The Holy Monastery of Sagmata (amateur translation)
The Holy Monastery of the
Transfiguration – Sagmata is among the oldest monasteries, built at
the height of 747 meters on the peak of the Sagmatiou mountain. It is
a half hour from the city of Thebes, and 8 kilometers from the
“Ethnike Odo” between Athens and Lamia (about 80 kilometers from Athens
The founding of the Holy Monastery
According to Pausania, the mountain in
ancient years was named “Mount Ypatios”, and at the peak was a
magnificent ancient Greek temple and statue to the Ypatou Dios.
During the Byzantine period, specifically the 12th
century, the Holy Monastery was built by St. Clement, and was
supported by the Emperor Alexios Comenos, who granted a chrysobull of
1106, which granted special rights to the Monastery, along with rich
gifts. During that period, the name of the mountain was changed from
“Ypation”, to “Sagmation”, most likely because the mountain
resembles a hood or a saddle, or because in olden times, the monks'
handiwork was the crafting of saddles.
In the center of Holy Monastery stands
the Katholikon, which is dedicated to the Transfiguration of the
Savior, and which was built in the 12th century. It is in
a cruciform style, topped with a dome, divided into four parts (the
Holy Altar, the main church, the inner narthex or Liti, and the outer
narthex) in addition to the bell tower, which was built in the 15th
to the 16th century.
The most noteworthy portion of the
church is mosaic floor. It is beautiful, from the samples that
remain, crafted with multicolored stones, depicting wonderful scenes
from the animal and plant kingdoms, along with geometric shapes...
The other buildings
Around the Katholikon are built the
cells, the dining hall, and the rest of the support spaces. Towards
the south side is the dining hall of the Monastery, the “photanamma”,
and towards the western side the first cell, all constructions of the
century. The rest of the buildings (cells, the
archondariki, etc.) date from the Turkish occupation.
At a distance of 150 meters south of
the Monastery is the scenic chapel of St. Nicholas, that dates most
likely to the 16th
century. To the west is the newly-built
chapel of St. Clement, along with his tomb. From this location, the
view of the fields and bays is majestic. From here begins a small
footpath which leads to the steep cave where St. Clement lived in
asceticism. Around the Monastery are the ruins of old chapels, while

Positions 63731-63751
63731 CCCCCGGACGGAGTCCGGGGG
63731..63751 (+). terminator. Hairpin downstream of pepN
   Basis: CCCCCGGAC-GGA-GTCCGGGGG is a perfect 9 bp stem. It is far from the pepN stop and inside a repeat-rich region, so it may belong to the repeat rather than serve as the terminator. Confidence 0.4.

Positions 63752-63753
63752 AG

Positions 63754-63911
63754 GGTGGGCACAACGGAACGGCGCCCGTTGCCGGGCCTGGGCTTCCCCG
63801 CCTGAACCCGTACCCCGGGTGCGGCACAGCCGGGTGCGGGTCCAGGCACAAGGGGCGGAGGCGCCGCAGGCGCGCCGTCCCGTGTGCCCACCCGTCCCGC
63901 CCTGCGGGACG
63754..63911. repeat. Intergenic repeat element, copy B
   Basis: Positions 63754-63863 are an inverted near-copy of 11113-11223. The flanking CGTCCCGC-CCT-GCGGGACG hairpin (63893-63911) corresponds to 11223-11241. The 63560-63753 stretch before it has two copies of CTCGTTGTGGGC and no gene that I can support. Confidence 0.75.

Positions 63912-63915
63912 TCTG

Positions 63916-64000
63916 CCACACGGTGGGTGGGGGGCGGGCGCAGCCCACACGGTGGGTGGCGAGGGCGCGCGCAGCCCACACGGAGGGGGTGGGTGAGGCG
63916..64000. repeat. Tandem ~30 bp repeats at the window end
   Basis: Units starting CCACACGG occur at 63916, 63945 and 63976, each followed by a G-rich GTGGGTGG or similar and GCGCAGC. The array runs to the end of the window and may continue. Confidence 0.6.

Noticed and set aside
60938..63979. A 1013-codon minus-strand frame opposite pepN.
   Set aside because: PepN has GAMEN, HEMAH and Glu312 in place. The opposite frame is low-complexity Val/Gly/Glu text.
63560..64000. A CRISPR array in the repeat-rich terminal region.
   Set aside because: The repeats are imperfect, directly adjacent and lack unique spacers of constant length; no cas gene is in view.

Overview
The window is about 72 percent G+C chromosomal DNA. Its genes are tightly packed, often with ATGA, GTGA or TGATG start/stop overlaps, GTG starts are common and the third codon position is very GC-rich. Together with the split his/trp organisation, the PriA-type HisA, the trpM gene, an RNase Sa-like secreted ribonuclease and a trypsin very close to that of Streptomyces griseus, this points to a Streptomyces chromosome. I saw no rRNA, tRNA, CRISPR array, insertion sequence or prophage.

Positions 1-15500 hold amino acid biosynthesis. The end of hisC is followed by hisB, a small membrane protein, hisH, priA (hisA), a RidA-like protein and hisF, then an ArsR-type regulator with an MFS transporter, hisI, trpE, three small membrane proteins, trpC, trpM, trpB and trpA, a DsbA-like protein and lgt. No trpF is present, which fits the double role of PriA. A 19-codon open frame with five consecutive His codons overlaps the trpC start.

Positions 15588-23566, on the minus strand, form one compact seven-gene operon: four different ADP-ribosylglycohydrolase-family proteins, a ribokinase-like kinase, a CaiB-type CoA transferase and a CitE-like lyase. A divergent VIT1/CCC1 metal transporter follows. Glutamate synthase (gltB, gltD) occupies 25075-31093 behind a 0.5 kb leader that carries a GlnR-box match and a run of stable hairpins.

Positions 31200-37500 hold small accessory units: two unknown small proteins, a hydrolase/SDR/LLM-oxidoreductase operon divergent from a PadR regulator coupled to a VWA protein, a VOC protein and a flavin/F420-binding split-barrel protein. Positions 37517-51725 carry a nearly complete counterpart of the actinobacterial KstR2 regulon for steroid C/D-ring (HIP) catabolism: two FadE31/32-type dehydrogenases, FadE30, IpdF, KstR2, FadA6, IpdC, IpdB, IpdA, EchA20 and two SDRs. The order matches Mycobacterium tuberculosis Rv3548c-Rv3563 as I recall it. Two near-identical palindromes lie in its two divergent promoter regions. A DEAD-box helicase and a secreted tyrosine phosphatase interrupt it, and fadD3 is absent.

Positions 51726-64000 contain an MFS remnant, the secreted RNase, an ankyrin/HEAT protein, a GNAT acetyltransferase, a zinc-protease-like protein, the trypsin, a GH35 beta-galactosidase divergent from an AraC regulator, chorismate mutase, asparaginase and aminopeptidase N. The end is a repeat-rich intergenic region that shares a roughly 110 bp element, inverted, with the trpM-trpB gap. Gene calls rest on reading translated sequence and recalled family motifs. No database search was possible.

at a distance of about 1 kilometer, next to the road, is the chapel
of the Holy Forty Martyrs, which was built during the Turkish
The chapel of St. Luke the Surgeon
The Saints of the Holy Monastery
St. Meletos (1035-1105) – The founder
of his famous Holy Monastery in Kithairona. He was the Elder of St.
Clement. Many sources hold that he spent some time at Sagmata. His
memory is celebrated September 1st.
St. Clement (1050-1140) – The founder
of the Holy Monastery of Sagmata. His family was from Athens, and at
a young age he came to the Holy Monastery of Osios Meletios, where he
was tonsured a monk by St. Meletios, and remained near him for 30
years. In the beginning of the 12th century, he came to
Sagmata and lived as a hermit “alone except for God” in a came at
the top of a steep rock. During his life he built the Monastery. His
memory is celebrated on January 26th and May 1st.
St. Germanos (1480-1540) – He served
as abbot of the Holy Monastery during the bitter years of slavery [to
the Turks]. He was the spiritual father of St. Seraphim. His memory
is celebrated on January 26th.
St. Seraphim (1520-1602)
– His family
was from the town of Zeli. In his youth he came to Sagmata, and lived
there as a monk for 10 years. For greater asceticism, he fled to the
area of Domvou Elikonos, and built his famous Holy Monastery. His
memory is celebrated on May 6th
The Holy Monastery in later years
The Monastery knew days of wondrous
spiritual greatness, and was a spiritual lighthouse for the region
for centuries. Unfortunately, the national endeavors of later years
did not leave the Monastery unaffected. The occupation by barbarians
halted the processes of the Holy Monastery, along with other
monasteries. Then, the Monastery was sacked and stripped of its Holy
treasures, which continued later by contemporary thieves. The
buildings suffered the corruption of time, and the lack of men
allowed considerable damage. The formerly multitudinous Holy
Monastery remained with a few ages monks, who, without the necessary
resources and difficult conditions tried to salvage what was
possible. From the 1970's, at the concern of the Metropolitans
Nikodemos and Ieronymos, and after, began major restoration
activities. The reconstruction had progressed to the point that the
abandoned Holy Monastery had changed appearance. Since 1977, the
Monastery has been inhabited by a small-numbered brotherhood, and
functions as a male monastery.
Abbot of the Holy Monastery of Sagmata:
Archimandrite Nektarios Antonopoulos...
The Monastery is open to pilgrims daily
from 7:30AM-1PM, and from 4PM until sunset.
The Holy Monastery celebrates:
August 6th (The
Transfiguration of Christ)
January 26th and May 1st
September 14th (The Precious
See the following link for a short video about Sagmata Monastery (in Greek): http://www.youtube.com/watch?v=v6kh7VVFMog. The following is a longer video in Greek, depicting the Abbot discussing the history of the monastery and showing some of the sacred places within: http://apantaortodoxias.blogspot.com/2013/03/blog-post_2206.html.
Through the prayers of our Holy Fathers, Lord Jesus Christ our God, have mercy on us and save us! Amen!
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